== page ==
While it has been anything but smooth sailing, it has been the most fulfilling experience to navigate how to create this life I’ve always craved. I have made mistakes, explored pathways that led me to burnout, had moments of feeling completely lost in a sea of options, and had moments of feeling stuck at an option-less dead end. I’ve felt trapped under the weight of my own decisions, terrified of failure, and have been humbled — and privileged — to ask for help. I moved through doubts and worries and forced my fear to push me instead of hold me back. I’m still getting my sea legs, but finally, at least for now, I can see across clear skies that I’ve began to move in the right direction to where I’m trying to go.
This year is the first I have been able to travel abroad with my work in tow, and it has already been a complete whirlwind. It is surreal to reflect on this lifelong travel bug as I am just returning from my 3rd trip in 3 months, and preparing for the next one already. In the ebbs and flows of life, I am basking in a moment where it feels as though all of my dreams are coming true. In those moments when you feel your hard work is paying off, I hope you pause and appreciate that feeling, send some gratitude to yourself, to everyone who supported you, and to the ones who pushed you forward with their doubts.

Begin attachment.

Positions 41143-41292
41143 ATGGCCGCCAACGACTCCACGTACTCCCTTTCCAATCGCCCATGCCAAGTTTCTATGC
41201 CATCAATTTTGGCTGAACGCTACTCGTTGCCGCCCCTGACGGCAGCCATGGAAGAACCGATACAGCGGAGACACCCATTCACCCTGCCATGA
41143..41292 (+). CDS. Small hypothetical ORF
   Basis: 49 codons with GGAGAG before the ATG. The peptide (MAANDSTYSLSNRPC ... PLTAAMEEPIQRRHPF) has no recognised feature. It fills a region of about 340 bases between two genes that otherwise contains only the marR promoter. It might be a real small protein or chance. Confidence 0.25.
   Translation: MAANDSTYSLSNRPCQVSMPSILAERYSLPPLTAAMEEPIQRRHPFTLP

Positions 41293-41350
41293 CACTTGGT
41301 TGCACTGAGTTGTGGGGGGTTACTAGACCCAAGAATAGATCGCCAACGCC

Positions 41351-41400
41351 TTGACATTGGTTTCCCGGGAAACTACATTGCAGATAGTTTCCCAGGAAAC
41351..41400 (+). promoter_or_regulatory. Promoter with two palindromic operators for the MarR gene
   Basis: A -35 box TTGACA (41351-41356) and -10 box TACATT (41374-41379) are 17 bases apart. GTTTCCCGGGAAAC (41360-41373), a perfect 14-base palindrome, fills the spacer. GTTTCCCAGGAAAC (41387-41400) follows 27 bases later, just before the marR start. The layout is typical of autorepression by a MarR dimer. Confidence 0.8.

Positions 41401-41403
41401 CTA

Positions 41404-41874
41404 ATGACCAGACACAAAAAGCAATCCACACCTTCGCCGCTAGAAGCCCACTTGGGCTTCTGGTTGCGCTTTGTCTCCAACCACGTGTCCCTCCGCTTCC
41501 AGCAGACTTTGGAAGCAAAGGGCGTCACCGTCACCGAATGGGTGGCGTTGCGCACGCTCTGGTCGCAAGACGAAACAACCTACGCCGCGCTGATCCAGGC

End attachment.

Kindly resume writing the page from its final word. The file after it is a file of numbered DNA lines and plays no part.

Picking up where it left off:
If you’re feeling stuck or lost, get to know your most fundamental fears and motivators. You can build a life and a career that you thrive in once you know how to steer your ship.